Get More Bang with Bundles
I self-published my first book, an historical novel, in 2002, and immediately threw myself into the full-time job of marketing. As an independent fiction writer, there were many hurdles to overcome, and I put much of my creative energy into concocting out-of-the- box ways to attract attention for my story. And it worked.
But while I was plugging away at promotion, a voice kept whispering in my ear: Write another book. The voice belonged to my husband, a marketing manager for a Fortune 500 company. He knew that the more product you have, the better the results from your efforts. One of the benefits of producing more goods is the ability to bundle your wares. Back when I had just one novel, all of the hours I spent on promotion earned me one-off sales of a single item. Back-of-the-room sales were good, but not great.
Now, with six books all on a similar topic, I am able to offer two types of bundles, and my back-of-the-room sales have increased exponentially. People want a deal. And if they can get more than one of a product that appeals to them at a discounted rate, they will almost always go for the bundle. And this doesn’t just work with your books or written materials. You can bundle your services, or mix and match products and services. Most commonly, speakers offer books, booklets, e-books, CDs and DVDs as their tangible products. They might also offer downloadable video or audio courses, webinars, coaching or consulting packages, etc.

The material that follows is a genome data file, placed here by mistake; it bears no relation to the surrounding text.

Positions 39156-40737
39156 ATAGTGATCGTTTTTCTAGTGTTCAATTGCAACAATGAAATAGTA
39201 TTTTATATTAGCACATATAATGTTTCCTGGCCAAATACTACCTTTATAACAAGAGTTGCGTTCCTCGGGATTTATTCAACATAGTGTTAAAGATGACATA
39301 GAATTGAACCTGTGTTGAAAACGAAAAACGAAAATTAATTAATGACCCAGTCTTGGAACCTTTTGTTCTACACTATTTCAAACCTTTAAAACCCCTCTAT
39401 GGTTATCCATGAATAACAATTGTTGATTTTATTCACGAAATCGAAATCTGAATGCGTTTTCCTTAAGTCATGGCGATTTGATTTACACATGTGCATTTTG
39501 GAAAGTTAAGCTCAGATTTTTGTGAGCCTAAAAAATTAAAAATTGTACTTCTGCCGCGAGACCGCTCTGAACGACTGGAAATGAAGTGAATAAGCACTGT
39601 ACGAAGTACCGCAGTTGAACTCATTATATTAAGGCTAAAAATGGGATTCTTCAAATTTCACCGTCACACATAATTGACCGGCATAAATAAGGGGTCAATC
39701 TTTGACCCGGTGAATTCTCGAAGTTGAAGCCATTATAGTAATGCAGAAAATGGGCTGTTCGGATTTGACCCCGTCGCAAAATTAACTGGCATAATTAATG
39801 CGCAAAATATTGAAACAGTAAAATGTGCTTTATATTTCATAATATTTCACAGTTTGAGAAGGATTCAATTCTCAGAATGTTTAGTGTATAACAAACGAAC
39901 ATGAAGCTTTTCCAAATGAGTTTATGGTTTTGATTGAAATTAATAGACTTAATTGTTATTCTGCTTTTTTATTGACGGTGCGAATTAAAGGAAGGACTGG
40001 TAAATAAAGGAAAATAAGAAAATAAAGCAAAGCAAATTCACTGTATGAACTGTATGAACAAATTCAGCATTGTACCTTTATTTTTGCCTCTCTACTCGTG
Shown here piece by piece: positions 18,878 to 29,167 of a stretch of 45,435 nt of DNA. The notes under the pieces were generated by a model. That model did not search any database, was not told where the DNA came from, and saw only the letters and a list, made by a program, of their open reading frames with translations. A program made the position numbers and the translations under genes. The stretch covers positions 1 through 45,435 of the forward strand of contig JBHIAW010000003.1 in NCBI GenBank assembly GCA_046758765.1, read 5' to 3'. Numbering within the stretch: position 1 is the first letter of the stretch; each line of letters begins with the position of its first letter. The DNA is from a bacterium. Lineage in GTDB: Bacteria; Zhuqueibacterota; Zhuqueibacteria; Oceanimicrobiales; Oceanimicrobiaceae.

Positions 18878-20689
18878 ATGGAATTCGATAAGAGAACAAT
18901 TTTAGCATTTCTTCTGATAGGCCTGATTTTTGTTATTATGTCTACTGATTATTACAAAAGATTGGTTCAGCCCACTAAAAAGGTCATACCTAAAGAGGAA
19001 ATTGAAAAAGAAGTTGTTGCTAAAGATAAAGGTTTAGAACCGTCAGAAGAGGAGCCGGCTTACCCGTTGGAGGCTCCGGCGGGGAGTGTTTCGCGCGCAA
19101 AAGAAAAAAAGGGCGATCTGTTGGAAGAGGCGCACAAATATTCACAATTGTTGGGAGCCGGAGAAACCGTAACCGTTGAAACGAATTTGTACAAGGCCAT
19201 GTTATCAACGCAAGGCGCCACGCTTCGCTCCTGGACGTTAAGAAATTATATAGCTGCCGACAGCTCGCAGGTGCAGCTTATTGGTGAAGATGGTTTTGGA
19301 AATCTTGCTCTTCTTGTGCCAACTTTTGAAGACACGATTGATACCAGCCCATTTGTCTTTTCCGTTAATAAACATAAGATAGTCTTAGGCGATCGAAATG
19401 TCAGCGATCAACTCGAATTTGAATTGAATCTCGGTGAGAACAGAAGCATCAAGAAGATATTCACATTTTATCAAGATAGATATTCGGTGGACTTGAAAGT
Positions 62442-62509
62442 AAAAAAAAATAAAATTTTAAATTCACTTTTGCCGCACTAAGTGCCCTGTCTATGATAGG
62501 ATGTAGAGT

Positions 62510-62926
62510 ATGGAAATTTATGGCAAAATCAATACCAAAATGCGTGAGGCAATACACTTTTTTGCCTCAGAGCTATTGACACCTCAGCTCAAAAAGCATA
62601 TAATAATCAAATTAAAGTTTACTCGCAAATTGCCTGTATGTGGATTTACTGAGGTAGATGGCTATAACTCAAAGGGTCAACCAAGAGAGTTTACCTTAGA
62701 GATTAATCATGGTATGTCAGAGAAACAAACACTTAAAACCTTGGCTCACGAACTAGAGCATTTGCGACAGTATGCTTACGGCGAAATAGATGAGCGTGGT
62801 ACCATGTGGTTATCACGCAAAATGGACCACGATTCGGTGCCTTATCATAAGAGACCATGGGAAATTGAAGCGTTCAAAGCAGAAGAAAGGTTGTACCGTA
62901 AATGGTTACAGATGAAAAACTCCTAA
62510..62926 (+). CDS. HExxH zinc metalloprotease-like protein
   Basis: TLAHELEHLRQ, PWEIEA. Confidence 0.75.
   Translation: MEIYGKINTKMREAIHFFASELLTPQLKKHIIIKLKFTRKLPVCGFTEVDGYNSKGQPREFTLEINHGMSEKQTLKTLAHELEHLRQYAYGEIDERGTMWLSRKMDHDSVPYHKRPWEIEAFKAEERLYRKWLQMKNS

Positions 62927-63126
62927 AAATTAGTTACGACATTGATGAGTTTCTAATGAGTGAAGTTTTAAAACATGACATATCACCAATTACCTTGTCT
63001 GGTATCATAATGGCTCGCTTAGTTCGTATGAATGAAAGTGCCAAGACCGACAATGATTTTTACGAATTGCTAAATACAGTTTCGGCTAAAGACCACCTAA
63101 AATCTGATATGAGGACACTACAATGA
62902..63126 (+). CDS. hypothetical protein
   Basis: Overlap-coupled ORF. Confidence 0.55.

The key to a good bundle is the key to all business dealings: It’s about the customer, not you. If you are creating a bundle simply to move material that didn’t sell or to push as much product as possible, your motives are selfish, and customers see right through that. People want only what they want, and items need to be linked in a logical manner. Resist the urge to offer your coaching package and audio course with a copy of your book, How to Build a Shed. Buyers will shy away from a bundle that doesn’t meet all of their needs. They will also turn away from bundles if they suspect the speaker is simply trying to rope them into additional purchases.
Give people choices, but keep it simple. If I have to scroll down to figure out what you are selling, you’ve already lost me. I offer a four-book bundle of my children’s series and The Teresa Funke Collection, which includes all six of my WWII novels. But I also bundle my books with teaching materials to create teacher kits or classroom sets. Simple. There’s no rule for pricing bundles, but I’ve found a 20 percent discount works well. People can quickly add up the savings, and I still make a fair profit. Many speakers bundle their tangible products with their speaking fee. I often simplify things even further by including a certain number of books in my speaking fee, which creates goodwill and a wonderful take-away for the audience. And once they have one of my books in their hands, they are often eager to buy more.